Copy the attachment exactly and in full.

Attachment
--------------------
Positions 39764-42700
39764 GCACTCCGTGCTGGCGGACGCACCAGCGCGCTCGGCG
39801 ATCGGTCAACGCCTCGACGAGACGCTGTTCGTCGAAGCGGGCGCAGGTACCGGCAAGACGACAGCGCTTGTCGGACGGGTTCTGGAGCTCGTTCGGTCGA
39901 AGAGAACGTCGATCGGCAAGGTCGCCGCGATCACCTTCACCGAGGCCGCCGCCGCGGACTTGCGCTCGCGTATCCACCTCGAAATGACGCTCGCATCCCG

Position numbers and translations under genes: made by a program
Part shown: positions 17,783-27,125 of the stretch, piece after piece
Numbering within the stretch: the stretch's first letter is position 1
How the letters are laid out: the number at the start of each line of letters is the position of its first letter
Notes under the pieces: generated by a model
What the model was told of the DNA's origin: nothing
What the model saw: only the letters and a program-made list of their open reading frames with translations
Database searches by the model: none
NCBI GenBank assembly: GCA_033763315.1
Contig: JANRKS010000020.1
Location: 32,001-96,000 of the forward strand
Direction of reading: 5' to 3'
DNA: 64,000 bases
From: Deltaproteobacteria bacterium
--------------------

Positions 39764-42700
39764 GCACTCCGTGCTGGCGGACGCACCAGCGCGCTCGGCG
39801 ATCGGTCAACGCCTCGACGAGACGCTGTTCGTCGAAGCGGGCGCAGGTACCGGCAAGACGACAGCGCTTGTCGGACGGGTTCTGGAGCTCGTTCGGTCGA
39901 AGAGAACGTCGATCGGCAAGGTCGCCGCGATCACCTTCACCGAGGCCGCCGCCGCGGACTTGCGCTCGCGTATCCACCTCGAAATGACGCTCGCATCCCG

Position numbers and translations under genes: made by a program
Part shown: positions 17,783-27,125 of the stretch, piece after piece
Numbering within the stretch: the stretch's first letter is position 1
How the letters are laid out: the number at the start of each line of letters is the position of its first letter
Notes under the pieces: generated by a model
What the model was told of the DNA's origin: nothing
What the model saw: only the letters and a program-made list of their open reading frames with translations
Database searches by the model: none
NCBI GenBank assembly: GCA_033763315.1
Contig: JANRKS010000020.1
Location: 32,001-96,000 of the forward strand
Direction of reading: 5' to 3'
DNA: 64,000 bases
From: Deltaproteobacteria bacterium